Of course, wanting to win is human. It feels great to win. But adults should not merely teach kids to do what feels best, but rather adults should help equip them for independence in life. The proper perspective of sports is seen by examining the long-term gains rather than by considering the expedient successes. Playing sports gives youth confidence that their own effort, preparation and focus is essential, and not that short-term outcomes and winning are foremost.

Soccer mom and writer Lisa Endlich Heffernan believes between the very permanent record created by social media and the Internet to the hyper competitive college process, kids have few places they can safely fail. Heffernan thinks athletics plays an important role as that place.

Think about what Heffernan is proposing. The playing field provides a place for kids to experience heated competition, losing, regrouping and beginning again, without consequence. Heffernan says, "As parents stand on the sidelines baying for conquest, they give weight to something that, realistically, has little meaning and removes this golden chance to learn from loss."

She would argue that athletic competitions offer one of the very best venues for learning some of life’s most important lessons.  But these lessons don’t require victories, and in fact many, like some of the following, are best taught in defeat:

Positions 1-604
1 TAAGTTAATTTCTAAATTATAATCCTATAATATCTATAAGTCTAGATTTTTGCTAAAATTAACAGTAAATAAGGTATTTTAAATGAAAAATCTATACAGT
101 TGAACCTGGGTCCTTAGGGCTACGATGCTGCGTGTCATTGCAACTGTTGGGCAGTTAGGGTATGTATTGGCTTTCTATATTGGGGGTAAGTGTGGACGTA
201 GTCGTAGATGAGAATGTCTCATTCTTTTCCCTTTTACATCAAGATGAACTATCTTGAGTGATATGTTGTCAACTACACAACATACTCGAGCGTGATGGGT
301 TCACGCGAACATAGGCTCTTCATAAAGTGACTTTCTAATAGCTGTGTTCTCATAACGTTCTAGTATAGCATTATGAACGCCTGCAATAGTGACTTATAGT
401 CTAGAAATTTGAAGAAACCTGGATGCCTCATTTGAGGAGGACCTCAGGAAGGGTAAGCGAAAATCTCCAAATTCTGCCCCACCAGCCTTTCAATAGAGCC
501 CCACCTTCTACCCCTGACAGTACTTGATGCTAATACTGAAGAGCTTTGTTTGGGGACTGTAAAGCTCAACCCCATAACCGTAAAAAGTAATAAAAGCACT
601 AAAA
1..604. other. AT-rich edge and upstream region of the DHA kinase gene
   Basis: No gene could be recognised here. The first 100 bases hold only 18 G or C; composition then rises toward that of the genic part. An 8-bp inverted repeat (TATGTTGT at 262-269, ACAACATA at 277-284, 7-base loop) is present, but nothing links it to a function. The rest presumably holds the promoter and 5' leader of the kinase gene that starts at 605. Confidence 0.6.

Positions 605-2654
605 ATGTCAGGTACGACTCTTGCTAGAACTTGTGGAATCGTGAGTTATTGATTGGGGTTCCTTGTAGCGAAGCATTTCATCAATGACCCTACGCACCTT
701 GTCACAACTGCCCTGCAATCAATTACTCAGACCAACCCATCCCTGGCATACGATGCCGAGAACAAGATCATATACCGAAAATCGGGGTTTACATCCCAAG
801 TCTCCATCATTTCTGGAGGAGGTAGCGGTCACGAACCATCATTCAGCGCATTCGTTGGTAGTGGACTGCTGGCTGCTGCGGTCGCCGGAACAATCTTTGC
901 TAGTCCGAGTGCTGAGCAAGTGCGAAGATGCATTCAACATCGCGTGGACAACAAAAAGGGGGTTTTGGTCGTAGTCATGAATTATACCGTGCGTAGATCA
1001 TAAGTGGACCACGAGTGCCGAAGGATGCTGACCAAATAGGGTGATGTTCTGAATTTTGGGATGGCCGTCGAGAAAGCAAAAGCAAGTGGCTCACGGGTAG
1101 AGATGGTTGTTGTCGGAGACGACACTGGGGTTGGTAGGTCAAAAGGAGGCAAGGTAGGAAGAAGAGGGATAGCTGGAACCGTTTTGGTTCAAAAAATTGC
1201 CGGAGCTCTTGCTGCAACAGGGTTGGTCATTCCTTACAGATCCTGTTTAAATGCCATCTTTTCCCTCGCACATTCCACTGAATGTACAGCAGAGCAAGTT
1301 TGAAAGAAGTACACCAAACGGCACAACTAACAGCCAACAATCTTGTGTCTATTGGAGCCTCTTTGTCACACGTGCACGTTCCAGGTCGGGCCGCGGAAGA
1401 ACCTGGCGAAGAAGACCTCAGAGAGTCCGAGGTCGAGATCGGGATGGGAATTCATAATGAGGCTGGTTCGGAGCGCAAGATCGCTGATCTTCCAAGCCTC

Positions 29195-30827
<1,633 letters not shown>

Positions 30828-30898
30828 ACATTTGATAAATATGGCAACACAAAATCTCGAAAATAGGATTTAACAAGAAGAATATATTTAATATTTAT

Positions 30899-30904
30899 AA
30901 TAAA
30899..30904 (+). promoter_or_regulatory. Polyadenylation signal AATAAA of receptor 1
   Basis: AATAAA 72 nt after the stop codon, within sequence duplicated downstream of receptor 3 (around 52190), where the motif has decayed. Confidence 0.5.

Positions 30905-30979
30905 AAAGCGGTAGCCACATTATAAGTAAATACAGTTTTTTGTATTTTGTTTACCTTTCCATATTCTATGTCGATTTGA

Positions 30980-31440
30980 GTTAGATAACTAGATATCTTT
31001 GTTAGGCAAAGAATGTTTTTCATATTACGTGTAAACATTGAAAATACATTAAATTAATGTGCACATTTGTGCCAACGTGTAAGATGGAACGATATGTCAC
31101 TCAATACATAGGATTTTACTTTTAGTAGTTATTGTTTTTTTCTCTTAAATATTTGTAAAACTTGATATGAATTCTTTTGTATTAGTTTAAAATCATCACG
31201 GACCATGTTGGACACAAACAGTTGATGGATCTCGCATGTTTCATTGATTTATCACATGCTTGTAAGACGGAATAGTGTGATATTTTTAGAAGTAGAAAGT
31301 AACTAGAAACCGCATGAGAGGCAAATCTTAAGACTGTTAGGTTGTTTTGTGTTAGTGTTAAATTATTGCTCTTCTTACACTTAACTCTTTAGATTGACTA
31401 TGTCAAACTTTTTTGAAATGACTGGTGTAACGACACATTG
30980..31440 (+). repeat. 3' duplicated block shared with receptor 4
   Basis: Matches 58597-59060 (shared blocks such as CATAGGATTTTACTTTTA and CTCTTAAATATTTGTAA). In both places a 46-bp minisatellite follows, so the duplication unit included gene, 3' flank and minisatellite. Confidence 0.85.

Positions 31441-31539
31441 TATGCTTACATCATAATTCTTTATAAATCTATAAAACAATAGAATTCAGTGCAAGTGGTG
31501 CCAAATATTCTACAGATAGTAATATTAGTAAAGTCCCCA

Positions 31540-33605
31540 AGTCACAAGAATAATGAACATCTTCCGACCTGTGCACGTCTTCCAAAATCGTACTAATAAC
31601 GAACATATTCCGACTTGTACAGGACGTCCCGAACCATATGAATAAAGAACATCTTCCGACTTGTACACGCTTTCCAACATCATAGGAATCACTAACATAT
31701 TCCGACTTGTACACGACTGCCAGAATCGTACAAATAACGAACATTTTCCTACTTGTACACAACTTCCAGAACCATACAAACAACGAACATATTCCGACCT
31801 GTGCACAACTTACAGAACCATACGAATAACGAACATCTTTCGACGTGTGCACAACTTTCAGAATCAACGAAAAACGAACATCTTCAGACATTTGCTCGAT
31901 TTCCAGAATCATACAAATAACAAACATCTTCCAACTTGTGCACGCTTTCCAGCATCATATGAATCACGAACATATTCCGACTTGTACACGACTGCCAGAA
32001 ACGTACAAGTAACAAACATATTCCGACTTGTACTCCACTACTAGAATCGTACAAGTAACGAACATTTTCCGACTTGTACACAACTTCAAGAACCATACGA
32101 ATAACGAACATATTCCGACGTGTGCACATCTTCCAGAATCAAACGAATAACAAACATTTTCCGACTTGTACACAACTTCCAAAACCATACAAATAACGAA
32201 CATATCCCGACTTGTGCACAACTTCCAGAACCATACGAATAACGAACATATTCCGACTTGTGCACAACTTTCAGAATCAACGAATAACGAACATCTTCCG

• There is always someone better than you, at everything.
  • Those who enforce the rules can be mistaken or even biased and conditions under which you have to operate are often bad.
  • You can do your very best and still not succeed. This isn’t unfair, it just is.
  • People will cheat and you will lose because someone is not honest.  
  • It is important, in fact essential, to continue trying hard long after success is no longer a possibility.
  • You must never let down those who have invested it you--teachers, coaches, parents and later bosses--even though your motivation has long since dissipated.
  • It is as important to learn how to be a gracious loser as it is to be a humble winner.
  • A team is about something much larger than any one person.
  • Individuals do not succeed, teams do.
  • Playing your role, whatever that role, is an honorable thing to do.